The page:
Scholars Request Fapesp Scholarship Extension and Covid-19 Impact Study – 02/17/2021 – Science

Fapesp Fellows (São Paulo Research Foundation) are dissatisfied with the institution’s efforts to mitigate the effects of the Covid-19 pandemic on their research.

Fapesp is responsible for most of the research funding in Brazil. In addition to awarding scholarships and grants for research in the graduate college, the agency also finances large infrastructure projects in the country.

The resource for lifting the largest particle accelerator in Latin America, the Sirius, in Campinas came from the foundation’s coffers. The oceanographic ship Alpha Crucis from the Oceanographic Institute of the USP (University of São Paulo) also received funding from the foundation in 2012.

In a letter sent to the foundation’s board of trustees, to which Folha had access, the scholarship researchers complain about the brief extension of the grant award during the pandemic, just two months after the set deadline.

The group, which claims to represent at least 100 researchers from all branches of science, argues that the foundation should extend the benefits to scientists affected by the pandemic for an additional year.

“The two-month extension to the fellowship period set at the start of the pandemic is currently out of date as the problems related to social dynamics due to social isolation lasted at least 12 months,” the excerpt from the letter reads.

The researchers say the extension of the term is in line with what Capes (a federal agency affiliated with MEC that focuses on postgraduate studies in the country) did, which extended the duration of their scholarships to up to six months, as well as USP this grants a further 12 months for the submission of dissertations and theses.

Biomedical scientist Juliano Quintella Dantas Rodrigues, 40, was prevented from traveling to the United States, where he did part of his postdoc at the University of Alabama. In May 2020, Rodrigues’ international community analysis fell on Fapesp’s fine web due to the worsening pandemic.

Without being able to look for drugs at a foreign university that can change the metabolism of the heart, the biomedical doctor now has problems in the unicamp laboratory (State University of Campinas).

“Because of the pandemic, the laboratory was only open 12 hours a week. Before it was 60 hours. So my research is very affected, ”he says.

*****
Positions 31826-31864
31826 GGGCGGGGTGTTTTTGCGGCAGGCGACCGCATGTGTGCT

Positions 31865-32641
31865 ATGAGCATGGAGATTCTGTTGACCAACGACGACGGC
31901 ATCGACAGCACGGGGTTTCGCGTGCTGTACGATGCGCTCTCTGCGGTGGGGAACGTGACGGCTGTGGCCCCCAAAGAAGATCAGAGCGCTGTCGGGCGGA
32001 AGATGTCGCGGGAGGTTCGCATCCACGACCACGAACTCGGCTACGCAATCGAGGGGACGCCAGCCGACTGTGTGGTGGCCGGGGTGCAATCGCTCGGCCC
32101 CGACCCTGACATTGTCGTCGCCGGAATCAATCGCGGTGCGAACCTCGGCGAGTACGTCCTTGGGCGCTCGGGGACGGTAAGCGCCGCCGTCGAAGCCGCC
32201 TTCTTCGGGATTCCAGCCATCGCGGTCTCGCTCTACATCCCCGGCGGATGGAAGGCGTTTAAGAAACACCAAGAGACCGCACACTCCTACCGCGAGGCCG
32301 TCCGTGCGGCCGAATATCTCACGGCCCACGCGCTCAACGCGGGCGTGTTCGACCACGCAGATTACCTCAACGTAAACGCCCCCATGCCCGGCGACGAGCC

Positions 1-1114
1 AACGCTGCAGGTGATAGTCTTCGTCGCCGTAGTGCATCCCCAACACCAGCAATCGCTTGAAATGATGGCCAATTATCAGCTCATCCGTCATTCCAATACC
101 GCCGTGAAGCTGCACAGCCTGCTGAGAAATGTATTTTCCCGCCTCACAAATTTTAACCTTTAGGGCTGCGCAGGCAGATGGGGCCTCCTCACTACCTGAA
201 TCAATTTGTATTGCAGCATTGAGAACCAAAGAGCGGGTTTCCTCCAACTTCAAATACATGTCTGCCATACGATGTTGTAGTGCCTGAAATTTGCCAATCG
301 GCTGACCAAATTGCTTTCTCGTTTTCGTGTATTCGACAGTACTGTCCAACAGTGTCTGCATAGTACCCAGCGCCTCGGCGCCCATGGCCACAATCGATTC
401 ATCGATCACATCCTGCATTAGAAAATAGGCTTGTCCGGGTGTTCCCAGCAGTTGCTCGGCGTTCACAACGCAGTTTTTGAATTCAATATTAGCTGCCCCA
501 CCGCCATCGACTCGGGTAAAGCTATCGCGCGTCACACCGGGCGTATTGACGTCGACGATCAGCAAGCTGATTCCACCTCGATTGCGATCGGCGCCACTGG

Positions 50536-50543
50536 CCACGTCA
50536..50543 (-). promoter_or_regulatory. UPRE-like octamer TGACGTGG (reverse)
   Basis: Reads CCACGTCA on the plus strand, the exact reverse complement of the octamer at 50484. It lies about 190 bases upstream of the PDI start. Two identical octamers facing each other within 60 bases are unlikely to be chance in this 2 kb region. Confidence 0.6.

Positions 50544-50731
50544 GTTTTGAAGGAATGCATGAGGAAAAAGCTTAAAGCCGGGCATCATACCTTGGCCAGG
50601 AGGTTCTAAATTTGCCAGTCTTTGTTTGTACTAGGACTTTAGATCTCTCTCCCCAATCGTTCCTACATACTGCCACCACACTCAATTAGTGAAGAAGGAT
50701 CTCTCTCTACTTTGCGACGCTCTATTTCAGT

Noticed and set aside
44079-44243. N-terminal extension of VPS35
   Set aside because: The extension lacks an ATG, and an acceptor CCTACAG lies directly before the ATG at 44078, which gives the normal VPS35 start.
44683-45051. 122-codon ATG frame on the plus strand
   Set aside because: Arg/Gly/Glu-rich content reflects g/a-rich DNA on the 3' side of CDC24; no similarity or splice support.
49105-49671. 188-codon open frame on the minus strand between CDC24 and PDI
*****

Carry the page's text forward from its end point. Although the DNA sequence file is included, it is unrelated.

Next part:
Closing laboratories, libraries, archives and key institutions to conduct research “has a direct impact on the social dynamics of study groups,” the researchers say.

The interruption of activities in day care centers and schools as well as the lack of access to family members have also overloaded the pace of studies, especially for researchers with young children, report the scholarship holders.

The document also lists the issues researchers faced with inadequate home office and internet connectivity, which left them under “unequal conditions” in relation to the pre-pandemic era.

Without quoting the numbers, the researchers also report the occurrence of Covid-19 itself in the group and the occurrence of depression and other psychiatric illnesses due to lack of prospects during the health crisis.

“Fapesp has not yet announced its intention to conduct a study to assess the far-reaching impact of the pandemic on the research it is funding. In this way, we have practically no data to sketch strategies to restore the scientific scenario of the state of São Paulo, ”the fellows said in the letter.

For the group, a comprehensive plan to restore lost activities could speed up the red tape on research difficulties without the need for “individual requirements”.

“The organizational structure of the institution, which was designed for a pre-Covid-19 context, was not sufficient to provide agile answers that would enable the planning of future research activities,” says an excerpt from the letter produced by the scientists.

The group of fellows also says that money will not be a problem for Fapesp in 2021 as the entire São Paulo Foundation budget has been approved.

Folha sent Fapesp the claims listed by the fellows, but the foundation said in a note that it would not comment.

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